We’re all familiar with the concept of the sales funnel, the metaphorical structure that represents the research, nurturing-receptive and purchasing stages of a consumer’s buying journey. Those phases are all organized neatly into top, middle, and bottom layers—no more, no less—by marketing experts, right? Not necessarily.
There’s another element of the sales funnel that often gets overlooked in favor of moving swiftly onto nurturing your next business lead.
The Missing Link in Your Sales Model
A consumer’s buying journey doesn’t necessarily stop once they’ve made a purchase; there is also post-purchase behavior to consider.
Also known as post-purchase dissonance or Buyer’s Stockholm Syndrome, the fourth stage of the sales funnel represents the state of unease that some consumers may feel after making a purchase. You must have bought something that, once you got it home, you thought was actually just a bit too expensive, flimsy, or not quite as technologically advanced or trendy.
That stage can be a normal part of making a purchase, especially in a world where there’s so much offered that we can become paralyzed by the amount of choices we face, so we end up making buying decisions based on snap emotions rather than calm rationale. The rationalization sets in later, leaving consumers stewing in guilt, regret, and sometimes even anger, which in turn results in them tossing your product or service to one side, lodging a complaint with the company they bought it from, or relying on the competition for their next purchase. In a lot of cases, the remorse results in all three.
Neglect or Just a Misunderstanding?
When I log onto my computer in the morning and catch up on the latest industry blog posts, I find that post-purchase dissonance doesn’t really crop up, with marketers implying that lead nurturing ends once a purchase has been made. What they perhaps don’t realize is that lead nurturing needs to occur before, during and after someone has converted, lending them valuable support that not only reassures them they made the right buying decision, but builds a strong link of trust between client and company.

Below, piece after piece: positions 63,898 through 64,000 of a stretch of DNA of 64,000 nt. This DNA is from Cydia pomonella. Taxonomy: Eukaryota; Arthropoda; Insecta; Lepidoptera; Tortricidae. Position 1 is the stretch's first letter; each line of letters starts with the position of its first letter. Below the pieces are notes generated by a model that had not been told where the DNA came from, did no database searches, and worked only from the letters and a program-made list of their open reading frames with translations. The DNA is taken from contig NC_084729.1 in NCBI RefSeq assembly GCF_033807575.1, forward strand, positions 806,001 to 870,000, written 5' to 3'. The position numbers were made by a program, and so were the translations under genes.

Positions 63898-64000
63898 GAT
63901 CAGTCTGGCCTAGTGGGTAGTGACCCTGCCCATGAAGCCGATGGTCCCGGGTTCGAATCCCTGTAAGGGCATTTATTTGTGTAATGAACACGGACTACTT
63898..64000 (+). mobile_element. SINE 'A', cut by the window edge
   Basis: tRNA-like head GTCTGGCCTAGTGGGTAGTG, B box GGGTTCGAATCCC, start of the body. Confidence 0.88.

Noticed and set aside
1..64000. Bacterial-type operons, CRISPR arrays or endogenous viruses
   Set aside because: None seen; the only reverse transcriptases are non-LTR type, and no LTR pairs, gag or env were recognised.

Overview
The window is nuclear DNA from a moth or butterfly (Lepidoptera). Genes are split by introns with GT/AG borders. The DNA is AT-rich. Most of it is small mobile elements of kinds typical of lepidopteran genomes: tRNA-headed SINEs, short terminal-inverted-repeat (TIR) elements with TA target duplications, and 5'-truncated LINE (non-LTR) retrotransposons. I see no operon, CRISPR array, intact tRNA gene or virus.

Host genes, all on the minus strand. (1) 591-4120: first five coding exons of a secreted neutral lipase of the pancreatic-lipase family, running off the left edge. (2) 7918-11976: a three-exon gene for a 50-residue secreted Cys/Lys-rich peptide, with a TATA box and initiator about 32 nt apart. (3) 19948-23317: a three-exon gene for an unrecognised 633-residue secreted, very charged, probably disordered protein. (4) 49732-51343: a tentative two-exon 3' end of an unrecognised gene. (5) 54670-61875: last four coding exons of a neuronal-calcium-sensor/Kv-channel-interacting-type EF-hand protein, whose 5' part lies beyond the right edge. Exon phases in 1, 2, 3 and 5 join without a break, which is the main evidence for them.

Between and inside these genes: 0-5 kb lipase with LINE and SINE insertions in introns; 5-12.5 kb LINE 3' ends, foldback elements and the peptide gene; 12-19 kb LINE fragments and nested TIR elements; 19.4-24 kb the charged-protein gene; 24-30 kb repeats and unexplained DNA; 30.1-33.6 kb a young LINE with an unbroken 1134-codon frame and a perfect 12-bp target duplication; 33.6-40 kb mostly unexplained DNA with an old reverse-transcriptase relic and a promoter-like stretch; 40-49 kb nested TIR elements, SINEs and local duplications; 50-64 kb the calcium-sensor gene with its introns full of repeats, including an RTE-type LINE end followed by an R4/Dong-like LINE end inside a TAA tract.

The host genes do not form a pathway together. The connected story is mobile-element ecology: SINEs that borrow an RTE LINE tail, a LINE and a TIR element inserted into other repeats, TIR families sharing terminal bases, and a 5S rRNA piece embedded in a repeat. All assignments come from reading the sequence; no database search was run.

“But how can I nurture someone that’s already bought something from me?” you say. “Send them ebooks and information about new products?”
Here’s another misconception—lead nurturing isn’t about sending out huge quantities of content, it’s about quality content that encompasses some simple, good old-fashioned customer service as well, a few key elements of which are outlined in this great post by Allen Weiss. Consumers need to be told outright and from the start what your product does and how it does it and, that at the end of the day, you can actually prove that it does it. Neglecting these simple necessities is far more likely to result in post-purchase dissonance once that payment has slipped comfortably into your bank account.
Additionally, you should be providing and promoting some kind of after-care. Dependent on your industry this can take the form of anything; a consultation to see how things are going and where, if necessary, improvements can be made, a request for some feedback on your service, additional product information about exclusive upgrades and relevant add-ons or, say, a “First clean free” offer for a client’s new solar panels.
Support like this shows consumers that you don’t just care about your business, you care about them and how they feel about their purchase, no matter how little or large the amount of money they spent.
Go Forth and Nurture Clients
Being honest with your site visitors, leads, and clients from the start creates an immense sense of trust. Making them feel really positive about your brand before they buy, during their purchase, and, perhaps most importantly, after their purchase will see them reward you with brand loyalty.
Marketing today is all about conveying passion, loyalty, and realism to prospects, meaning companies that hold their customers at arm’s length and maintain an old-fashioned stiff upper lip will quickly be left in the dust.